ROSWELL, Ga. (AP) -- Georgia's GOP Senate scramble erupted Wednesday into an intense round of attacks over taxes, gay rights and who's a real Republican, all in the shadow of a key vote that could help determine congressional control.
The top dispute in the seven-candidate field centered on remarks by the perceived front-runner, former Dollar General CEO David Perdue, during an editorial board meeting with The Telegraph newspaper in Macon, Ga. During the meeting, Perdue was asked about the nation's debt and whether it would be best to curb the growth of spending or increase revenue.
Perdue interjected, saying "both," and the questioner added the latter would be "a euphemism for some kind of tax increase, of course." Perdue laughed and referenced his business experience.
"I was never able to turn around a company just by cutting spending," Perdue said, according to audio available on The Telegraph's website. "You had to figure a way to get revenue growing. And what I just said, there are five people in the U.S. Senate who understand what I just said. You know, revenue is not something they think about."
The GOP primary is among a dozen races watched nationally, as Republicans need to gain just six seats to claim a majority in the Senate and can't afford to lose the one in Georgia. Democrat Michelle Nunn is likely to advance in her runoff, and the daughter of former Sen. Sam Nunn has already proved herself a formidable fundraiser. The top two vote-getters in the Republican primary will head to a runoff if none receives more than 50 percent of the vote.
Perdue's remarks prompted an immediate wave of criticism from Perdue's GOP opponents against a candidate who has been leading in recent polls less than a week before the nationally watched Tuesday primary. All pounced on the opportunity to characterize David Perdue as a tax-raiser.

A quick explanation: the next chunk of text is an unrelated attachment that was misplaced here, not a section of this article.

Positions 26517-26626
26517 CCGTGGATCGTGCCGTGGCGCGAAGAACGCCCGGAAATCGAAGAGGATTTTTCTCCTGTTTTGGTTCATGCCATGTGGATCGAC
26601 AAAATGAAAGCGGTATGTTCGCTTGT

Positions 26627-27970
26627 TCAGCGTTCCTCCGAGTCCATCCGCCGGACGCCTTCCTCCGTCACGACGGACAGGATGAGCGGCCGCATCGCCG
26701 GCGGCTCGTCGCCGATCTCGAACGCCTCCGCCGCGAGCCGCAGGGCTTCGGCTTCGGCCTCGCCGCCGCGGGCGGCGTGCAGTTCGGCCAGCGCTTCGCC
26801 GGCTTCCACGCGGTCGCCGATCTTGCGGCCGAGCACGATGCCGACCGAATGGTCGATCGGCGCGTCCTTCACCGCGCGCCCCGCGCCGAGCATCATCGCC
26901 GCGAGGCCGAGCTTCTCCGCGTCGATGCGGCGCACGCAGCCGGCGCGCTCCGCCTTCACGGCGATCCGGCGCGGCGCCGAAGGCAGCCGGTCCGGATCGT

Rep. Paul Broun condemned Perdue's "arrogance" in thinking so many senators wouldn't understand what he was saying. Rep. Jack Kingston, who has led in fundraising and has the backing of the U.S. Chamber of Commerce, said Perdue's tax increases would "only hurt our economy." But Karen Handel struck perhaps the harshest tone, saying Perdue's remarks "should raise a question in everyone's mind."
"Exactly who is this guy? He's not a conservative and I question whether he's even a Republican," she said.
Perdue's campaign called the attacks "deceitful" and said Perdue was talking about increasing revenues by cutting spending and promoting pro-growth policies.
"He never said the phrase 'tax increase,'" said campaign spokesman Derrick Dickey. "David believes that tax increases hinder economic growth and destroy jobs."
Each of the Republican candidates has campaigned on the promise of reducing the size and scope of government. They often criticize spending levels and rising debt, usually blaming both on the Obama administration. All have talked about eliminating redundancies in federal government but have acknowledged those cuts are not enough to eliminate a $17 trillion debt.
As House members, Kingston and Rep. Phil Gingrey of Marietta both voted for deficit-budgets under Republican President George W. Bush. Broun, meanwhile, has insisted that any budget fix protect Medicare and Social Security, which together account for about 40 percent of federal spending.
Among the increasing chorus of attack ads, was one launched by Gingrey, criticizing Handel for her vote as a Fulton County commissioner to use taxpayer money to fund a group serving gay and lesbian teens. Handel's campaign said each commissioner chose his or her grants and Handel voted against providing gay partner benefits.
"This is nothing but a last-minute smear from a last-place candidate," said Handel campaign manager Corry Bliss. "We take it as a compliment and that it indicates Karen is headed to a runoff on Tuesday."
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